"The economy boomed," Henderson said. "Think about what government does. Government wastes most of what it spends, and so just cutting government and having that money in the hands of people means it's going to be used more valuably."

Canada fired government workers, but unemployment didn't increase. In fact, it fell from 12 percent to 6 percent. Canadian unemployment is still well below ours. And the Canadian dollar rose from just 72 American cents to $1.02 today.

Canada also raised some taxes. But the spending cuts were much bigger, six to one: agriculture was cut 22 percent; fisheries, 27 percent; natural resources, almost 50 percent.

"We should learn from Canada's experience that you can cut government substantially," Henderson said. "It is so wasteful. There's so much to cut, without causing much real pain -- not causing pain, but helping your economy grow, helping people become better off."

Henderson added, "We need to move more quickly than the Canadians did. Unfortunately, we're moving more slowly than the Canadians did." If we're moving at all. While Canada thrives, we pour more money down the hole.




Obama’s economic experiment has failed: "A flurry of recent economic news –- especially the May jobs report –- confirms what many have feared for some time: This president’s leadership deficit has caused a disastrous jobs deficit, and where he has led, his policies have made things worse. The president clearly inherited a difficult fiscal and economic situation when he took office. But his response to the crisis has been woefully inadequate. The president and his party’s leaders have made it their mission to test the hypothesis that more government spending and greater government control over the economy can jump-start a recovery better than the private sector can."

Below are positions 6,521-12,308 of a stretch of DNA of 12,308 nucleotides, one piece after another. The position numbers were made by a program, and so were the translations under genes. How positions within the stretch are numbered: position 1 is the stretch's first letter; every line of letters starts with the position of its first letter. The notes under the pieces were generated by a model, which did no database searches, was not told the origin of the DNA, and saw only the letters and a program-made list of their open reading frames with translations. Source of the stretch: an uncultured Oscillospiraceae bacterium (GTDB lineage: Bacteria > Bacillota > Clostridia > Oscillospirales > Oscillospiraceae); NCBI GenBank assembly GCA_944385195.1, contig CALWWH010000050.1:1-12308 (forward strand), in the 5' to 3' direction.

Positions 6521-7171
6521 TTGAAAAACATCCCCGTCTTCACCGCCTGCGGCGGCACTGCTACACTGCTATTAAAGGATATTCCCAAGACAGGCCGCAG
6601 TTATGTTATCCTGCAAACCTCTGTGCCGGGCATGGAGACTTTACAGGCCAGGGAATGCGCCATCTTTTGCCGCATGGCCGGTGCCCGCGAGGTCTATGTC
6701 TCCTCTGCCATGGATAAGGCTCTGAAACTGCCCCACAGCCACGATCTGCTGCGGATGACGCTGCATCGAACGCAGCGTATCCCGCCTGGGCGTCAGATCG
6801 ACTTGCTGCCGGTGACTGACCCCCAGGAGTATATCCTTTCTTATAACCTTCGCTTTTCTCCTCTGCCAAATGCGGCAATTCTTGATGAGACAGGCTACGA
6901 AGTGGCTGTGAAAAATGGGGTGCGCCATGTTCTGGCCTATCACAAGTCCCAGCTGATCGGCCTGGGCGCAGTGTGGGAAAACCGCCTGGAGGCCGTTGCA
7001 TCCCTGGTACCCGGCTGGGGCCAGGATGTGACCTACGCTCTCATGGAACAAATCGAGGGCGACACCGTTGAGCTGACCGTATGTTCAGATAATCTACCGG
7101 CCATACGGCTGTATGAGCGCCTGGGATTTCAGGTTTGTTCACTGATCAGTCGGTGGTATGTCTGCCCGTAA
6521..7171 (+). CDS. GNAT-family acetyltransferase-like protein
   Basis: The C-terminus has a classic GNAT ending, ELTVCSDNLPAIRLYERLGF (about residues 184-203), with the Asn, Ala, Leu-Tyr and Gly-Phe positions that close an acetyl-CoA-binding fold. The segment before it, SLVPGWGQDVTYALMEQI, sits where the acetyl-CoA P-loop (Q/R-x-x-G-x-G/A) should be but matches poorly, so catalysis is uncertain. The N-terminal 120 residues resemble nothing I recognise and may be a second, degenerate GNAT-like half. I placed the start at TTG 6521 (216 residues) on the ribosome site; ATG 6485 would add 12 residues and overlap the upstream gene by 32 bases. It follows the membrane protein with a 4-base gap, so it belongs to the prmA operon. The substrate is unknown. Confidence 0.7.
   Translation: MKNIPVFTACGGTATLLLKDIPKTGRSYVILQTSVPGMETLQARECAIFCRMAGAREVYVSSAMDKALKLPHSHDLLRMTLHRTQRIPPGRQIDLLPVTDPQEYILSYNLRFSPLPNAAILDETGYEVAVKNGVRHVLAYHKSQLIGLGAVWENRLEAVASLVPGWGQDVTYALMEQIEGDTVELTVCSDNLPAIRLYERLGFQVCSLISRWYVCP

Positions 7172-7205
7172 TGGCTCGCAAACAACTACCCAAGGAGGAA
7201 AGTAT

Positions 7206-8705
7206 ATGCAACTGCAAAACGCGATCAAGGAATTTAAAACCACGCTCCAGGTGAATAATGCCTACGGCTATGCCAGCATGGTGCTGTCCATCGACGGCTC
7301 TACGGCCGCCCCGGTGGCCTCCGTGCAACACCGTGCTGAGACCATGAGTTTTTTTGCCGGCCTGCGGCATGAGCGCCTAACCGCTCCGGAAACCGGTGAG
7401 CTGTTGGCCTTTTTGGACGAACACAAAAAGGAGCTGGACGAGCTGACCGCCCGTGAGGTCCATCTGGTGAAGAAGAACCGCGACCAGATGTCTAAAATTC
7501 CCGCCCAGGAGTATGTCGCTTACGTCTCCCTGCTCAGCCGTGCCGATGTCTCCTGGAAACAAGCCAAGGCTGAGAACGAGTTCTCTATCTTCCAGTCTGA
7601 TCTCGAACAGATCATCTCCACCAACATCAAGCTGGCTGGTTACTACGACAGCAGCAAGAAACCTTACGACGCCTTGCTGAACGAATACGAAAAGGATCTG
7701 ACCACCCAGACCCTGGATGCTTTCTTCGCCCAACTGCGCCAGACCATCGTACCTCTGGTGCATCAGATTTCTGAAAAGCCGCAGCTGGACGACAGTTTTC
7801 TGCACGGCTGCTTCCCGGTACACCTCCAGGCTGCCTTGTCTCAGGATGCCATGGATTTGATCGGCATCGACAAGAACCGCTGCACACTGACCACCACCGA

The exceptional children of skilled immigrants: "Much of the debate over increasing legal immigration and work visas, such as the H-1B visa for highly skilled workers, has centered on the present benefits to the economy and technological development. But there is another long-run benefit that has been largely ignored: The children of highly skilled immigrants become exceptional Americans."

Winners (Romney, Bachman) And Losers In The GOP Debate: "The headline for the big GOP debate should read “ROMNEY SOLIDIFIES HIS STATUS AS FRONTRUNNER” but the appropriate sub-head may prove even more significant in the long run: “Bachmann Makes Energetic and Well-Received Debut.” At this point, no one should doubt that the feisty congresswoman from Minnesota will emerge as a major contender—certainly in Iowa (where she was born and raised, and where her evangelical fervor will rally Mike Huckabee’s currently unfocused cadres) and, if she wins there, then most likely in the rest of the country. It’s not that Bachmann delivered a brilliant or masterful or inspiring performance on the stage at St. Anselm College, it’s just that she so wildly exceeded expectations, especially from all those skeptics who wrote her off long-ago as a whining, unhinged Sarah Palin"


List of backup or "mirror" sites here or here -- for readers in China or for everyone when blogspot is "down" or failing to update. Email me here (Hotmail address). My Home Pages are here (Academic) or here (Pictorial) or here (Personal)


The Big Lie of the late 20th century was that Nazism was Rightist. It was in fact typical of the Leftism of its day. It was only to the Right of Stalin's Communism. The very word "Nazi" is a German abbreviation for "National Socialist" (Nationalsozialist) and the full name of Hitler's political party (translated) was "The National Socialist German Workers' Party" (In German: Nationalsozialistische Deutsche Arbeiterpartei)


No comments: